Afghanistan de­bate

The Washington Times Weekly - - National Security -

The Obama ad­min­is­tra­tion has con­ducted a vig­or­ous in­ter­nal de­bate over its new strat­egy for Afghanistan, ex­pected to be un­veiled by the pres­i­dent in a speech Fri­day.

Ac­cord­ing to two U.S. gov­ern­ment sources close to the is­sue, se­nior pol­i­cy­mak­ers were di­vided over how com­pre­hen­sive to make the strat­egy, in­volv­ing an ini­tial boost of 17,000 U.S. troops.

On the one side were Vice Pres­i­dent Joseph R. Bi­den Jr. and Deputy Sec­re­tary of State James B. Stein­berg, who ar­gued in closed-door meet­ings for a min­i­mal strat­egy of sta­bi­liz­ing Afghanistan that one source de­scribed as a “low­est com­mon de­nom­i­na­tor” ap­proach.

The goal of th­ese ad­vo­cates was to limit civil­ian and other non­mil­i­tary ef­forts in Afghanistan and fo­cus on a main mil­i­tary ob­jec­tive of deny­ing safe haven to the Tal­iban and al Qaeda ter­ror­ists.

The other side of the de­bate was led by Richard C. Hol­brooke, the spe­cial en­voy for the re­gion, who along with U.S. Cen­tral Com­mand leader Gen. David H. Pe­traeus and Sec­re­tary of State Hil­lary Rod­ham Clin­ton fought for a ma­jor na­tion-build­ing ef­fort.

The Hol­brooke-Pe­traeusClin­ton fac­tion, ac­cord­ing to the sources, pre­vailed. The re­sult is ex­pected to be a ma­jor, long-term mil­i­tary and civil­ian pro­gram to rein­vent Afghanistan from one of the most back­ward, least de­vel­oped na­tions to a rel­a­tively pros­per­ous demo­cratic state.

Ac­cord­ing to one de­fense of­fi­cial close to the de­bate, the key to suc­cess in Afghanistan re­mains elim­i­nat­ing ter­ror­ist safe havens and train­ing camps, which are no longer in Afghanistan but in Pak­istan.

“How­ever, all of our ac­tions are ori­ented on four lines of op­er­a­tion — se­cu­rity to set con­di­tions for gov­er­nance, de­vel­op­ment, rule of law with in­for­ma­tion op­er­a­tions and coun­ternar­cotics cross-cut­ting ef­forts,” the of­fi­cial said.

The key to any strat­egy re­mains Pak­istan and its bor­der re­gions, which re­main ter­ror safe havens, said the of­fi­cial, who, like the other sources, spoke on con­di­tion of anonymity be­cause of the sen­si­tiv­ity of the in­for­ma­tion.

Ad­di­tion­ally, Gen. Pe­traeus made sure the Afghan strat­egy sought to bor­row from the suc­cess­ful coun­terin­sur­gency strat­egy and tac­tics used in Iraq. Ac­cord­ing to one of­fi­cial in Afghanistan, many of the Afghans are not “hate­ful against the West.”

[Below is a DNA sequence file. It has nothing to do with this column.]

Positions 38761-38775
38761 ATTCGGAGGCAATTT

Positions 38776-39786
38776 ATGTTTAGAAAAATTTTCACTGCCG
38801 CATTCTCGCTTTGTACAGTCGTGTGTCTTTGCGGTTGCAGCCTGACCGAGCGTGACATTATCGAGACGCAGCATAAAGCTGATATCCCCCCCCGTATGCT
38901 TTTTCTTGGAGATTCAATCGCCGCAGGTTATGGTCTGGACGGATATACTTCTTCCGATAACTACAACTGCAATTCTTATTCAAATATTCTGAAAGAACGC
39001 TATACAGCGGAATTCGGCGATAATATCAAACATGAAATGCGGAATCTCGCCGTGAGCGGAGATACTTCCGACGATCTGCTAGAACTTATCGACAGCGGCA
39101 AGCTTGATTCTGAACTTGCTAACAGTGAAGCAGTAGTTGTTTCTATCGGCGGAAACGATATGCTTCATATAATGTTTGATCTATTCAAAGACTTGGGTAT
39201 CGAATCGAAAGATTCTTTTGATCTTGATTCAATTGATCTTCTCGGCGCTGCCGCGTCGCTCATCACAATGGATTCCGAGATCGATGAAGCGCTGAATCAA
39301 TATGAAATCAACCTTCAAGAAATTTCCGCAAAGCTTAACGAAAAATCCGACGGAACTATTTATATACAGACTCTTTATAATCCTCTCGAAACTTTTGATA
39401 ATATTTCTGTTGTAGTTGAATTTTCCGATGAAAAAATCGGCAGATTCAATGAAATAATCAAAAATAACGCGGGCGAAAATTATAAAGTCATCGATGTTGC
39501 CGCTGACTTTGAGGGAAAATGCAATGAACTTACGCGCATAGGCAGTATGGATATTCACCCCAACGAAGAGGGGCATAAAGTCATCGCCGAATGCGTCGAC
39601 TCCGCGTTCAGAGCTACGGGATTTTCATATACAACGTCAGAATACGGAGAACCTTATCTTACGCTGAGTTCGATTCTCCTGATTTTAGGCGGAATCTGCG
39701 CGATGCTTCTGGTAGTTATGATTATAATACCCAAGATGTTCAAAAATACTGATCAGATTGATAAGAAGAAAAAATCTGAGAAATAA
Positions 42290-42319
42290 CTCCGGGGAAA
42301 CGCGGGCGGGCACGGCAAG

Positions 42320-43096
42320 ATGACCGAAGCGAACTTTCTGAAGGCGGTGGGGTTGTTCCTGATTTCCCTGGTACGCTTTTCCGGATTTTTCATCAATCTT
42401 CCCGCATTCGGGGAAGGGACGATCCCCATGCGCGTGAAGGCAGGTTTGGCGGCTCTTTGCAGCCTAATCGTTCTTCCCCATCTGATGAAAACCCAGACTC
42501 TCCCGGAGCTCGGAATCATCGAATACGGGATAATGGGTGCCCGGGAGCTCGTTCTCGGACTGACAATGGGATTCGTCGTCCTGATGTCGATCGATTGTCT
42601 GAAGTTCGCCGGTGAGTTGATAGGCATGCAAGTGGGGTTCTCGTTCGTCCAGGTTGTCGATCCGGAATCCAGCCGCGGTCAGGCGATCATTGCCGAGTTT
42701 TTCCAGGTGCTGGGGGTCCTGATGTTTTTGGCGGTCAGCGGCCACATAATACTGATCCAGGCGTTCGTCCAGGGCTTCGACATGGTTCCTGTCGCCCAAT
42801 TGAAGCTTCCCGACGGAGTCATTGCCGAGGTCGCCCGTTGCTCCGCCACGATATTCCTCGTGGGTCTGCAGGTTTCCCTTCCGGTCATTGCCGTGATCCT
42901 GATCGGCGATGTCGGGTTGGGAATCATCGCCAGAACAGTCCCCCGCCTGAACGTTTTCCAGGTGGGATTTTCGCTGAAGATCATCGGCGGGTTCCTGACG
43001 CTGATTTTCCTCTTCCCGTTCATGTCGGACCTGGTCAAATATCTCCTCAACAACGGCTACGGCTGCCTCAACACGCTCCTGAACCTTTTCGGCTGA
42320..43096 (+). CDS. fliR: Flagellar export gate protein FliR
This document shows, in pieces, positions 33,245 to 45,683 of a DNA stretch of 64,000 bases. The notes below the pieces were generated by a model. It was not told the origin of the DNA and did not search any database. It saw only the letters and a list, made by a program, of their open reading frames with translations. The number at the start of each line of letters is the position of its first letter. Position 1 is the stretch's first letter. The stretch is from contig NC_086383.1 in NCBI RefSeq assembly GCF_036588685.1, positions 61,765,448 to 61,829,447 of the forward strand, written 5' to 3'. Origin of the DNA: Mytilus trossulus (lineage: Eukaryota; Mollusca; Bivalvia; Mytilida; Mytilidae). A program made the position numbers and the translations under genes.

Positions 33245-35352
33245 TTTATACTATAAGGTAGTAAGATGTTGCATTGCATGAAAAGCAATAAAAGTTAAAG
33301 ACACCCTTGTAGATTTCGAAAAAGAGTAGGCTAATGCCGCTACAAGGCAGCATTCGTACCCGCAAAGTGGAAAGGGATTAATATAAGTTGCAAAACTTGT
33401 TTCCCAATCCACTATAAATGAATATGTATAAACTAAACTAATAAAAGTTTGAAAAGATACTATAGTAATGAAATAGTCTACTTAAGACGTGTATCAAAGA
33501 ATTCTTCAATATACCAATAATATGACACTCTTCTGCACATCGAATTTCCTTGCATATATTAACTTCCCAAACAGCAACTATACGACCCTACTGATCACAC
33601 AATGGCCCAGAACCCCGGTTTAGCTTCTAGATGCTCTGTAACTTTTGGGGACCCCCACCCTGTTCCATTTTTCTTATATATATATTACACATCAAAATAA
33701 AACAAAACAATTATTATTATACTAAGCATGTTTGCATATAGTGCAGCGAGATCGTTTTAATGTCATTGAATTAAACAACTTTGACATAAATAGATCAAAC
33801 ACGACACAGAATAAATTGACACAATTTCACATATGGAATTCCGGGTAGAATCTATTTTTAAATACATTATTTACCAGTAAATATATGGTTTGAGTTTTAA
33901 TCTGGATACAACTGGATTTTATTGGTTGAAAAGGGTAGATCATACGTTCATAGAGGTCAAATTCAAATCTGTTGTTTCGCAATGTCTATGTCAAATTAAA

A White House spokesman and an aide to Mr. Hol­brooke de­clined to com­ment on the strat­egy or the de­bate over it. to launch­ing its long-range Tae­podong-2 mis­sile, which Py­ongyang has said will put a satel­lite in or­bit.

Jane’s In­tel­li­gence Re­view, the Bri­tish pub­li­ca­tion, ob­tained re­cent Dig­i­talGlobe im­agery of the Musu­dan launch site that shows the mis­sile erected on a launch pad.

The mag­a­zine’s ed­i­tor, Chris­tian Le Miere, stated that based on a re­view of satel­lite pho­tos from March 11 and 16, “it is ev­i­dent that the up­per stage of the um­bil­i­cal tower is open and pos­si­ble de­lin­eations to aid em­place­ment have been placed on the pad to cen­ter each stage of the [space launch ve­hi­cle] as it is con­structed.”

An­other key in­di­ca­tor of im­mi­nent launch is that a crane is vis­i­ble in the March 16 photo and was moved over the launch pad, sug­gest­ing prepa­ra­tions for launch are nearly com­plete.

Jane’s ac­cepted North Korean claims that the rocket is a space launcher, dubbed Unha-2 by Py­ongyang, that will at­tempt to place a com­mu­ni­ca­tions satel­lite in or­bit.

North Korea has no­ti­fied in­ter­na­tional air-and sea­con­trol au­thor­i­ties that it plans to con­duct a space launch be­tween April 4 and 8.

A de­fense of­fi­cial fa­mil­iar with in­tel­li­gence re­ports said the launcher was as­sessed to be a Tae­podong-2 long-range mis­sile but that North Korea’s gov­ern­ment is fol­low­ing Iran’s lead in pub­licly as­sert­ing that its long-range mis­sile pro­gram is a civil­ian

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